I don’t want to hurt you. My own words repeated themselves in my head as if I were not the one who said them. I had meant them as a warning, but I only now realize they seemed like a threat. Poor Grace. Hopefully one day she would understand.

            The devil must surely be hard at work here. Such cruel and wicked events can be explained no other way. I felt powerless in every instant of anger. Rage that I had never known had become active within me. It could’ve come from no other than Satan, I was sure of it. He was responsible for all of this. Even now, I had to be careful to remain calm about it or risk losing control to him again.

When I was sure I had found a good spot, I pulled the car over to the side of the road. Even at night, these forests were beautiful. The tall trees, shrouded in shadow, swayed in the cool, gentle breeze. A chirping choir of crickets and cicadas sang a song that only I heard. It was pure bliss.

My moment of tranquility was rudely interrupted by loud banging coming from the back of my car and the unmistakable cries of a miserable old drunk. He was alive, alright. I grabbed the shovel from the back seat, stepped out of the car, and popped the trunk.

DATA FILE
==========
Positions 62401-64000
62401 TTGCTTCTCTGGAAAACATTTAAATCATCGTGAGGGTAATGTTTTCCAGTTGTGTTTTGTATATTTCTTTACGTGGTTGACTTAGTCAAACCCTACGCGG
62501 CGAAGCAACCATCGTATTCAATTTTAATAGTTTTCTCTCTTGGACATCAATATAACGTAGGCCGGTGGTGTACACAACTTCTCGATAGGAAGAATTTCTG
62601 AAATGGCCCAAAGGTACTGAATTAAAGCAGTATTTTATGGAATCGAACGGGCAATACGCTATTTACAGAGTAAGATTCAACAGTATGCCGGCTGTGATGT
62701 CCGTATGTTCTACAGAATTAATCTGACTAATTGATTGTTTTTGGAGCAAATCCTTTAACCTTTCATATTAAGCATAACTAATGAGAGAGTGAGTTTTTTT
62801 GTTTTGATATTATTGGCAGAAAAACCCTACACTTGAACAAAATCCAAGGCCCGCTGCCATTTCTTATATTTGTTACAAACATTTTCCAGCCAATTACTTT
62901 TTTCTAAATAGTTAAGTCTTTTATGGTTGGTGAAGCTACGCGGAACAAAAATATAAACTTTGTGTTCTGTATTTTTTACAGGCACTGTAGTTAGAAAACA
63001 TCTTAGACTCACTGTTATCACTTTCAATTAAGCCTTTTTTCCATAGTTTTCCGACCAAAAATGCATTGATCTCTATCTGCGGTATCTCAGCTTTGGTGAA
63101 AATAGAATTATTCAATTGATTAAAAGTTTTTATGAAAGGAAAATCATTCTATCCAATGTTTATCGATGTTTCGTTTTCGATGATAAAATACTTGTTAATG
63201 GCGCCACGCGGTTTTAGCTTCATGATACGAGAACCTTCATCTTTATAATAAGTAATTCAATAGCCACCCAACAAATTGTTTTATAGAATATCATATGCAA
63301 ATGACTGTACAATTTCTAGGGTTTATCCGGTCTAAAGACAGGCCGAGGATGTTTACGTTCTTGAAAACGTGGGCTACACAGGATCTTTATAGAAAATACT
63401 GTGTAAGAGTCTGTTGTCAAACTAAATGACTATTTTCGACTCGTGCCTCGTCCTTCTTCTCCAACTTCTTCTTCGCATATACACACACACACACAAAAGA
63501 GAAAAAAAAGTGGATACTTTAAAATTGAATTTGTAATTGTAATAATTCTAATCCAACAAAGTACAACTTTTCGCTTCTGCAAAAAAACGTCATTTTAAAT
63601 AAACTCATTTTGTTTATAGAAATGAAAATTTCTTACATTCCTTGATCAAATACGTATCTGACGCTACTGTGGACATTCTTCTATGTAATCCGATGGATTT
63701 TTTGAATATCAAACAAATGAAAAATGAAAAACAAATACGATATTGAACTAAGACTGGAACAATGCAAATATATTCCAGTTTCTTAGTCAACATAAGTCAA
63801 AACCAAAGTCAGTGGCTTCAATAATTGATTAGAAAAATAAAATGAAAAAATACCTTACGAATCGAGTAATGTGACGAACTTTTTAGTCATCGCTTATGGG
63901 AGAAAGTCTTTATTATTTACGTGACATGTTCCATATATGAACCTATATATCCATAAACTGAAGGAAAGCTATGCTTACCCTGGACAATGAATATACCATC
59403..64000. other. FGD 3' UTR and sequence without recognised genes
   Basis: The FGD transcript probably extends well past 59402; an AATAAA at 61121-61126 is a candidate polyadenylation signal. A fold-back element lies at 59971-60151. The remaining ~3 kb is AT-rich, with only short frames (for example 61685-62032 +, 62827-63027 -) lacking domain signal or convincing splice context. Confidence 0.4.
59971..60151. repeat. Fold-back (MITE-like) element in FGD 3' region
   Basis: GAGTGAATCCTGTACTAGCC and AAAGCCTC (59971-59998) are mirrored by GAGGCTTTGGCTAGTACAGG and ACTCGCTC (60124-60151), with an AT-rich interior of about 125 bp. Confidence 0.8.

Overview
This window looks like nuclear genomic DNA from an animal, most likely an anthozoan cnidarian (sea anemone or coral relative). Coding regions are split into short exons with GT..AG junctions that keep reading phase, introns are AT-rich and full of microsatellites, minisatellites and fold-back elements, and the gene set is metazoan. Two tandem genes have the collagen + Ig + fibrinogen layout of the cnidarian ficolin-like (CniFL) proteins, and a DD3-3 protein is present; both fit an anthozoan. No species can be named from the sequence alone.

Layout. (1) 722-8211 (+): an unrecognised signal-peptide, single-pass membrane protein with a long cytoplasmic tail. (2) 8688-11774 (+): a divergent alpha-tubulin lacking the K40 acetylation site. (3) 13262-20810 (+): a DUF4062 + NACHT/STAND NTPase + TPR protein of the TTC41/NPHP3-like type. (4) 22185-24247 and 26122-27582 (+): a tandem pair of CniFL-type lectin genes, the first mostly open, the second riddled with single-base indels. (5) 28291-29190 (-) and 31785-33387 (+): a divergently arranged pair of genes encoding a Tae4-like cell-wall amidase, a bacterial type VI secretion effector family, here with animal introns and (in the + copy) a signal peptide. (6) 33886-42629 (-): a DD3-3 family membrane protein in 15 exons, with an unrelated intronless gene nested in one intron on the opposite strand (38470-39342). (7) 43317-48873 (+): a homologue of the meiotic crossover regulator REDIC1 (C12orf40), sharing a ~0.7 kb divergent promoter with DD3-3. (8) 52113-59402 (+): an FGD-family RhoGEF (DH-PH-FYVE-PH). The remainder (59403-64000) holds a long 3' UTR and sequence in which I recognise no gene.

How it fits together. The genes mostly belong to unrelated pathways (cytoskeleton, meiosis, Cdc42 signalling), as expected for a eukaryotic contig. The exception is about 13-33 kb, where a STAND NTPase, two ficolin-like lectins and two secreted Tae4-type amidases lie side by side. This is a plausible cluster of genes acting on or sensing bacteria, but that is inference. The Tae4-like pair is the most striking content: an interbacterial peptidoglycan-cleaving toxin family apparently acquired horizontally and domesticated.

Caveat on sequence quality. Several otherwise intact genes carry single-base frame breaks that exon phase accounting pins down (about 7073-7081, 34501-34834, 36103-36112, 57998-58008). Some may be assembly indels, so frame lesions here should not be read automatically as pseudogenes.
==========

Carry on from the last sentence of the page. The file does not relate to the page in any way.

“Please!” shouted the poor bastard. His belly was still gushing blood, his red-stained hands uselessly clutching to the wound. “Please… don’t kill me. I’m sorry, ok? I’m really really sorry, please. Just let me go. I won’t tell anyone about any of this, and you’ll never have to see me again.” I grabbed hold of him by the collar and threw him out of the car and onto the road. He was really weeping now. “Please don’t do this. I’m sorry, I really am! I won’t say nothing – I swear to God!”

The old man didn’t seem to realize that he had desecrated the house of God just a few hours earlier. Still, his cries for mercy struck something deep within me, something I thought was buried. I pitied him more than I had ever pitied anyone. It was truly a shame that it had to come to this.

Then suddenly the moon and the stars flashed so bright in the sky, and communicated to me the very solution to my problems. I knew then what I had to do.

“It’s ok,” I told him calmly. I dropped the shovel to the ground. “I forgive you. And now, I want you to forgive me.” Then I turned my back on him and faced down the road that I had traveled. There was a minute of silence between us, and then I heard him pick himself up and sprint into the shadows of the forest. Another minute passed and he was gone. It was all up to him now, he was the one with the choice to make; I would confess only if he would. I knew my God would forgive me, and that was all that really mattered anyway.

In the dark stillness of the night, I offered a final prayer that would save us both:

“Our father, who art in heaven, Hallowed be thy name…”